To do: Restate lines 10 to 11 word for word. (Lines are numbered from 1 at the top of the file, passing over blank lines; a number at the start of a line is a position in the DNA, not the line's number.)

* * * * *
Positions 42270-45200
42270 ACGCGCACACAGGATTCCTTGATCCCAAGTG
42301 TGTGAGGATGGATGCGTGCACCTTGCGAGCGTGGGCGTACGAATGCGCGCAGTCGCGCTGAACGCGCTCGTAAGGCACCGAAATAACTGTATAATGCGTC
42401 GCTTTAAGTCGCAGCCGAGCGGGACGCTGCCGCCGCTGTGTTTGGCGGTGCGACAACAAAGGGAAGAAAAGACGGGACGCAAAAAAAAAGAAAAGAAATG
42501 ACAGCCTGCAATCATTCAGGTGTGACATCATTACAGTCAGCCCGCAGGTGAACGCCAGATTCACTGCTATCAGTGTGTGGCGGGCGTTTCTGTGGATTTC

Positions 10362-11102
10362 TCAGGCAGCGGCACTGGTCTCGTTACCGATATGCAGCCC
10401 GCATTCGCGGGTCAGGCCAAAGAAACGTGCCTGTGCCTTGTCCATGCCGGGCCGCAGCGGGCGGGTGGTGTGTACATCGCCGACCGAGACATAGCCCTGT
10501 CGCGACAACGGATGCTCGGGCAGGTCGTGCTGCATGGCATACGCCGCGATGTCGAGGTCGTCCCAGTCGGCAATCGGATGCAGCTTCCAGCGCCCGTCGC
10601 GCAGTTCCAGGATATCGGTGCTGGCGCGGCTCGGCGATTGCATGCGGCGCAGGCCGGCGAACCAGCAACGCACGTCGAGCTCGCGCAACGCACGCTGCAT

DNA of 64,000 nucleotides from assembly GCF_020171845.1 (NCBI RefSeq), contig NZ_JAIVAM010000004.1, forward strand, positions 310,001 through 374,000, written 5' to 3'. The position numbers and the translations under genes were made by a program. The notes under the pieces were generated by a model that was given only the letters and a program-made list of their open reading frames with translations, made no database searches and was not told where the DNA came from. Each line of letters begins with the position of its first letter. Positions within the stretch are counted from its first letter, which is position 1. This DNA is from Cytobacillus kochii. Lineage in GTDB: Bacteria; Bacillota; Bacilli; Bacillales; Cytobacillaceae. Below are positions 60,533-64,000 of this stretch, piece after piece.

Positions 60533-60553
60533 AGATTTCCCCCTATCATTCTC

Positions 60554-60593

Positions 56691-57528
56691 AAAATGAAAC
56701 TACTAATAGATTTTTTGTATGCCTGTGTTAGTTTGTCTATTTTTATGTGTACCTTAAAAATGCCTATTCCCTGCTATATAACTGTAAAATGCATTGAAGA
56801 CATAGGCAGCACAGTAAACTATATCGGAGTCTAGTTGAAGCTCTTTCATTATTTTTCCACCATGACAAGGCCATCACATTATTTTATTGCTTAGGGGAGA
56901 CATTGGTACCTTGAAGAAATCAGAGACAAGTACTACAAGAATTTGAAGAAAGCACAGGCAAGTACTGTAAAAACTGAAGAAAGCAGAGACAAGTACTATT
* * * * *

10601 GCAGTTCCAGGATATCGGTGCTGGCGCGGCTCGGCGATTGCATGCGGCGCAGGCCGGCGAACCAGCAACGCACGTCGAGCTCGCGCAACGCACGCTGCAT

DNA of 64,000 nucleotides from assembly GCF_020171845.1 (NCBI RefSeq), contig NZ_JAIVAM010000004.1, forward strand, positions 310,001 through 374,000, written 5' to 3'. The position numbers and the translations under genes were made by a program. The notes under the pieces were generated by a model that was given only the letters and a program-made list of their open reading frames with translations, made no database searches and was not told where the DNA came from. Each line of letters begins with the position of its first letter. Positions within the stretch are counted from its first letter, which is position 1. This DNA is from Cytobacillus kochii. Lineage in GTDB: Bacteria; Bacillota; Bacilli; Bacillales; Cytobacillaceae. Below are positions 60,533-64,000 of this stretch, piece after piece.